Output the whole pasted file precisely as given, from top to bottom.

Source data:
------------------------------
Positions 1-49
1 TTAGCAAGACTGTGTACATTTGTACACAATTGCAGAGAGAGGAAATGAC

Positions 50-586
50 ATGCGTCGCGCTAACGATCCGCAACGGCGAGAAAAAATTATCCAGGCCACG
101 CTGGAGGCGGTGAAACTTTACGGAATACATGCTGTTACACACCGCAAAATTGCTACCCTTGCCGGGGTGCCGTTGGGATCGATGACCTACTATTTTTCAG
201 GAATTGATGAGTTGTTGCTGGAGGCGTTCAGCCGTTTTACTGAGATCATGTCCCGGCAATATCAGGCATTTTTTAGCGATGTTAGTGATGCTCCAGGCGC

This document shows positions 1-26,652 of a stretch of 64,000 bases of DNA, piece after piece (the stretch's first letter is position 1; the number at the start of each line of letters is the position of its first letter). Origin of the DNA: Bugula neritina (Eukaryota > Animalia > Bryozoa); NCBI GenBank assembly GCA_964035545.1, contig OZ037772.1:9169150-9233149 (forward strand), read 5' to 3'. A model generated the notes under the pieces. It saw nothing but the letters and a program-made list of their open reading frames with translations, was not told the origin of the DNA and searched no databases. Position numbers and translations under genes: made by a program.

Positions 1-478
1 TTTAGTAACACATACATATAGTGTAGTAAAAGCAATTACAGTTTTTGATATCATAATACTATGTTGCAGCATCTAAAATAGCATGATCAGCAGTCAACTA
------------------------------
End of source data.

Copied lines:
Positions 1-49
1 TTAGCAAGACTGTGTACATTTGTACACAATTGCAGAGAGAGGAAATGAC

Positions 50-586
50 ATGCGTCGCGCTAACGATCCGCAACGGCGAGAAAAAATTATCCAGGCCACG
101 CTGGAGGCGGTGAAACTTTACGGAATACATGCTGTTACACACCGCAAAATTGCTACCCTTGCCGGGGTGCCGTTGGGATCGATGACCTACTATTTTTCAG
201 GAATTGATGAGTTGTTGCTGGAGGCGTTCAGCCGTTTTACTGAGATCATGTCCCGGCAATATCAGGCATTTTTTAGCGATGTTAGTGATGCTCCAGGCGC

This document shows positions 1-26,652 of a stretch of 64,000 bases of DNA, piece after piece (the stretch's first letter is position 1; the number at the start of each line of letters is the position of its first letter). Origin of the DNA: Bugula neritina (Eukaryota > Animalia > Bryozoa); NCBI GenBank assembly GCA_964035545.1, contig OZ037772.1:9169150-9233149 (forward strand), read 5' to 3'. A model generated the notes under the pieces. It saw nothing but the letters and a program-made list of their open reading frames with translations, was not told the origin of the DNA and searched no databases. Position numbers and translations under genes: made by a program.

Positions 1-478
1 TTTAGTAACACATACATATAGTGTAGTAAAAGCAATTACAGTTTTTGATATCATAATACTATGTTGCAGCATCTAAAATAGCATGATCAGCAGTCAACTA